Burnout prevention interventions for mental health professionals: a systematic review and investigation into the role of personal resources in the development of burnout in mental health nurses
Item statusRestricted Access
Embargo end date31/12/2100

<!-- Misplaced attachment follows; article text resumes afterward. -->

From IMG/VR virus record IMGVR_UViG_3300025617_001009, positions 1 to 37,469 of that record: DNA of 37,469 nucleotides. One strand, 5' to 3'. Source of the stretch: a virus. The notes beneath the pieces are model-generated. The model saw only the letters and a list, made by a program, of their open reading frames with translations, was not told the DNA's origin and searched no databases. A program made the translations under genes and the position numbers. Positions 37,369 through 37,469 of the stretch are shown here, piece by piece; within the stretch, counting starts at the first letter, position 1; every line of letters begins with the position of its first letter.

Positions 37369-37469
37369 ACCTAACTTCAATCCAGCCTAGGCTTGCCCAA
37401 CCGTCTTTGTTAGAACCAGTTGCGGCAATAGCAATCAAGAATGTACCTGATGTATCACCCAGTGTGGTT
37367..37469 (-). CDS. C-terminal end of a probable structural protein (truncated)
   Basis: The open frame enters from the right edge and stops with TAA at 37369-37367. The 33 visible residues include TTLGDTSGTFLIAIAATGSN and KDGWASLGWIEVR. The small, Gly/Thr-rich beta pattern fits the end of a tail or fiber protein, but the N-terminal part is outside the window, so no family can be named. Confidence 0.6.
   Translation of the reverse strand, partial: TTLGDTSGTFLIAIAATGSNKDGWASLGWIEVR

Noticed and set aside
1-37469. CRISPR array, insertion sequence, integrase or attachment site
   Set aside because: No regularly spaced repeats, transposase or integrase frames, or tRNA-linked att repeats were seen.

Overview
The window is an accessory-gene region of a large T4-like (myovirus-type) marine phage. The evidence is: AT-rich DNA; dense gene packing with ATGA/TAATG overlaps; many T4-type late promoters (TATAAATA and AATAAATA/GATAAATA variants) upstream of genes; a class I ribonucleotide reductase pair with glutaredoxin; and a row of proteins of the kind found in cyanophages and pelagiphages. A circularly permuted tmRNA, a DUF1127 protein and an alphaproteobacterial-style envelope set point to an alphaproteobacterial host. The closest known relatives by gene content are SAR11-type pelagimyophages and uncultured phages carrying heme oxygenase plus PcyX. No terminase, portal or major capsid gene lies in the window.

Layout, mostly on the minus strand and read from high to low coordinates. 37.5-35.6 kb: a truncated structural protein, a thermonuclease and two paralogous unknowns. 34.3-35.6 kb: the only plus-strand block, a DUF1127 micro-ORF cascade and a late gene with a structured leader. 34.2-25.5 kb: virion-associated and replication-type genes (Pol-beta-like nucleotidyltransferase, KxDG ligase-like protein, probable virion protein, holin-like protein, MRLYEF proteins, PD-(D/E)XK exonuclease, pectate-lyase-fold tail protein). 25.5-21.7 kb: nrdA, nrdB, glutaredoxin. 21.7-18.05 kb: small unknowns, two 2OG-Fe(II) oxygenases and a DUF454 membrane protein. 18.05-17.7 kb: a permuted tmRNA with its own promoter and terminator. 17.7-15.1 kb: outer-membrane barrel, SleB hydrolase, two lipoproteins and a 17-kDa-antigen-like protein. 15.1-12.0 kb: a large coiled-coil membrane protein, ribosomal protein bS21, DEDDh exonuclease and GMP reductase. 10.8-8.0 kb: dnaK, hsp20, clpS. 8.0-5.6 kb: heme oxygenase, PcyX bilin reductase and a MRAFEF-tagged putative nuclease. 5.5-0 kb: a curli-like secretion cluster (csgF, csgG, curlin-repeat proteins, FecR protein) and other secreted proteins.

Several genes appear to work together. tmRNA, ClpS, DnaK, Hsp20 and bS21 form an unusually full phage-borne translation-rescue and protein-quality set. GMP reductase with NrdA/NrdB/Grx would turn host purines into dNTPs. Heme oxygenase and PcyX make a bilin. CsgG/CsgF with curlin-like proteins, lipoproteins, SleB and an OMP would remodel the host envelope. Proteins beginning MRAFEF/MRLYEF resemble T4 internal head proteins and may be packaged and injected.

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Mental health professionals are at high risk of experiencing work-related stress and burnout due to the challenging and highly emotive environments in which they work. This may lead to a range of physical and psychological symptomology which may affect them and also the quality of care provided to patients. This thesis presents a systematic review of the literature regarding the effectiveness of workplace interventions designed to reduce or prevent work-related stress and burnout when compared to no intervention or alternative interventions for mental health professionals working in adult mental health settings. The thesis then presents an empirical study, using the Job Demands-Resources model of burnout. Personal resources (styles of coping, self-compassion, cognitive fusion and valued living) were tested as (a) moderators of the relationship between job demands and exhaustion and (b) mediators of the relationship between job resources and disengagement within a sample of mental health nurses. Methods: A systematic review and meta-analysis of randomised controlled trials (RCTs), non-randomised controlled trials (N-RCTs), controlled before and after (CBA) and interrupted time series workplace (ITS) interventions were conducted. Primary outcomes were occupational stress and burnout. An assessment of strength of evidence was made using GRADE criteria. A quantitative cross-sectional survey of 214 mental health nurses was used to examine the role of: self-compassion, cognitive fusion, engaged living and coping in the development of burnout. Results Thirteen eligible studies were identified comprising 11 RCTs and 2 CBA’s. Overall, there was no beneficial effect of organisational and relaxations intervention was found for reducing burnout or work-related stress. There are some promising findings for the effectiveness of staff training and psychosocial interventions in the short and medium-term. Overall, the quality of studies was low due to risk of bias and a lack of precision due to low number of participants in each study. In the empirical paper, the moderating role of personal resources in the development of exhaustion was not supported. By contrast the mediating role of personal resource between job resources and disengagement was supported. Discussion At present, there is limited evidence for the effectiveness of workplace interventions. This is influenced by the low number of intervention studies and the quality of interventions to date for mental health professionals. There is preliminary evidence for the potential for third-wave cognitive behavioural interventions such as acceptance commitment therapy in reducing disengagement in mental health nurses. Interventions to reduce exhaustion need to include strategies to reduce job demands.